Fighting Fire with . . . Health Care?

Should firemen serve as health care providers? An story in today’s New York Times describes this scenario:

It was 3 a.m. and in the past 24-hour shift, Mr. Muyleart, a firefighter, had responded to at least one emergency call per hour. But only two of those calls were for fires; most of the others involve heart attacks, diabetic sores, epileptic seizures and people complaining of shortness of breath.

Apparently in Washington, every time there is an emergency call, the fire department responds along with emergency personnel “in the belief that it can provide the quickest response.” Engine Company 10 receives more than 6,500 calls a year (close to three times the national average according to Firehouse Magazine), 80% of which are medical emergencies. The reason: Engine Company 10 serves an extremely poor neighborhood.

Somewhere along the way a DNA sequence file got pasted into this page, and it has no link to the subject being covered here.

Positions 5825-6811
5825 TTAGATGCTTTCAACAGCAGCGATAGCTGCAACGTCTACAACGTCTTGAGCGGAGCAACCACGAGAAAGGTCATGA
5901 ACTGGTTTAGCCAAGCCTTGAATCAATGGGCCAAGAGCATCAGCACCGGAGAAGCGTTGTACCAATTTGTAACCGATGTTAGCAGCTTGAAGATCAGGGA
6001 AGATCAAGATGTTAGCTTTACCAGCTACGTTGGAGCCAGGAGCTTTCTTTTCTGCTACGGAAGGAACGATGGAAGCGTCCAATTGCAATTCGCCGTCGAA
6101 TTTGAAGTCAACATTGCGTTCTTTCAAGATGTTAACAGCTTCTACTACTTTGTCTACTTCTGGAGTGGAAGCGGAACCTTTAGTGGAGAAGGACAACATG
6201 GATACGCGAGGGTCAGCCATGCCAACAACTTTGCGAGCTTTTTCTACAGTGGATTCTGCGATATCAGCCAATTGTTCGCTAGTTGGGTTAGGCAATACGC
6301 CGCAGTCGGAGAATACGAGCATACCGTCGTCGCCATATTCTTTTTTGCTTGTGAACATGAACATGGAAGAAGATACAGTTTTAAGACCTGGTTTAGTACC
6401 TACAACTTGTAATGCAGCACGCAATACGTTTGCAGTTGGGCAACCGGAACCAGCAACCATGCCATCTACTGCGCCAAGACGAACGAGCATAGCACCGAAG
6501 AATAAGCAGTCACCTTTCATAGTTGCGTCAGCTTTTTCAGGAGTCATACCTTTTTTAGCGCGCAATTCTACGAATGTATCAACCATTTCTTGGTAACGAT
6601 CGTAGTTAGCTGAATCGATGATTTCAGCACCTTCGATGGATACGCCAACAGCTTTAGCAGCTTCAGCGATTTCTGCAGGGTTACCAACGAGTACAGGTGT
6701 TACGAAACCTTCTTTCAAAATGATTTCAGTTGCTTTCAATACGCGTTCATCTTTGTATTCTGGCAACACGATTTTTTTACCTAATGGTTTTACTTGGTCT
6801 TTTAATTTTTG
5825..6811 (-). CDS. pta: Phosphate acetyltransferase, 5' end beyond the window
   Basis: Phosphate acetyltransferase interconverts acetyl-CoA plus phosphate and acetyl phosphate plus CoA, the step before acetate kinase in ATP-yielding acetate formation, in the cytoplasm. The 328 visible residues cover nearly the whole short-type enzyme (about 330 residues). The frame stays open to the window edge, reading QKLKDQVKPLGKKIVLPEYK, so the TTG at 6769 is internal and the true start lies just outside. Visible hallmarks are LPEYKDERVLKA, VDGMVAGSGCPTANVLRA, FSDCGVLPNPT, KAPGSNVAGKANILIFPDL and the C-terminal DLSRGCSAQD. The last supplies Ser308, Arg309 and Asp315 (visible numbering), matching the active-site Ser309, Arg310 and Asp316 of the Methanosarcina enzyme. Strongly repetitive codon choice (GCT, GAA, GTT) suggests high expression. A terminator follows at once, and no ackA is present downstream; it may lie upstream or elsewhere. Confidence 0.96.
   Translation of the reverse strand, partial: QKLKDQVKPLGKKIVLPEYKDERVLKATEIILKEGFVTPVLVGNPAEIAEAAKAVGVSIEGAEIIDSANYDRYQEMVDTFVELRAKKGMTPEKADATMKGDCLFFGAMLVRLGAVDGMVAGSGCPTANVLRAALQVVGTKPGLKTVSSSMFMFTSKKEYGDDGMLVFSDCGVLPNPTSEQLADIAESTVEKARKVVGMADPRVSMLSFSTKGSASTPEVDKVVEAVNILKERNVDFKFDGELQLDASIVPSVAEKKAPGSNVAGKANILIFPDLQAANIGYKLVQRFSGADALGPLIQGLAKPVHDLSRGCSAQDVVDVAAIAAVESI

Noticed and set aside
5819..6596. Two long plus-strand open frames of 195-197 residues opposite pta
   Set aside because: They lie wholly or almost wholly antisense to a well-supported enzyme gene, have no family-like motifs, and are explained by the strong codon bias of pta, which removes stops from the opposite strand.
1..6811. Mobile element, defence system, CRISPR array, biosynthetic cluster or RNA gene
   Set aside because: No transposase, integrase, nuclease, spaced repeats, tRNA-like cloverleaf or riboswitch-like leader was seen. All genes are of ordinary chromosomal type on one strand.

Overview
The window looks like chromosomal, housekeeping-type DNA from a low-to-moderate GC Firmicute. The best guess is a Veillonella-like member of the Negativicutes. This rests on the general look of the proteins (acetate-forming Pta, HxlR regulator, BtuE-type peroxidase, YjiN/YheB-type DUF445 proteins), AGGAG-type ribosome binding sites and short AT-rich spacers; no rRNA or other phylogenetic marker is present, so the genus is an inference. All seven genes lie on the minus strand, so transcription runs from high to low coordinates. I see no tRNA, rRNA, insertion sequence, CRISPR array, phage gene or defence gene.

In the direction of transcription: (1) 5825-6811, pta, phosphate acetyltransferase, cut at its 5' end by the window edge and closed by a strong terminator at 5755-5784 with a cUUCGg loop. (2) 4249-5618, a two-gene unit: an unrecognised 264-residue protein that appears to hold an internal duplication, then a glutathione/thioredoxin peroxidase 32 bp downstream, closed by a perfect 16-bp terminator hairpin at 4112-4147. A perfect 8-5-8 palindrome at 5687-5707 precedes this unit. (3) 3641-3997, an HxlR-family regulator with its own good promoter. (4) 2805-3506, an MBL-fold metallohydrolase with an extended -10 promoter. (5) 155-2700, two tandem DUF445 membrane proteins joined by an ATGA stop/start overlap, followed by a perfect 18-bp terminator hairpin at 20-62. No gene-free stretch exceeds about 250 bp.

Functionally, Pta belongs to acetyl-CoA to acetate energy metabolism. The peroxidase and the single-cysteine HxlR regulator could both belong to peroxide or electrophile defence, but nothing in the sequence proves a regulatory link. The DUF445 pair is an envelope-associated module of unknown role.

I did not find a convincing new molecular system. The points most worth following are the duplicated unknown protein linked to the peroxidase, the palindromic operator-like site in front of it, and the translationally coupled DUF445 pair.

Now, the interesting thing about this is that because of more efforts in fireproofing and prevention, firemen are not having as many fires to fight. So the city discovered that not only could firemen respond quicker, they would make great emergency medical technicians. And the firemen, while not excited about providing health care support, can stay employed.

In the next 24 hours, the company took three calls involving asthma attacks, five for chest pains or shortness of breath, two for assaults and six for unconscious people on the sidewalk. The only other fire was a small one in a trash hauling bin.

I’m glad that Engine Company 10 is there to provide health services to the needy population in Washington, but does this really make sense as the best way to provide appropriate care? What do you think?

Here’s a link to the article: Firefighters Become Medics to the Poor

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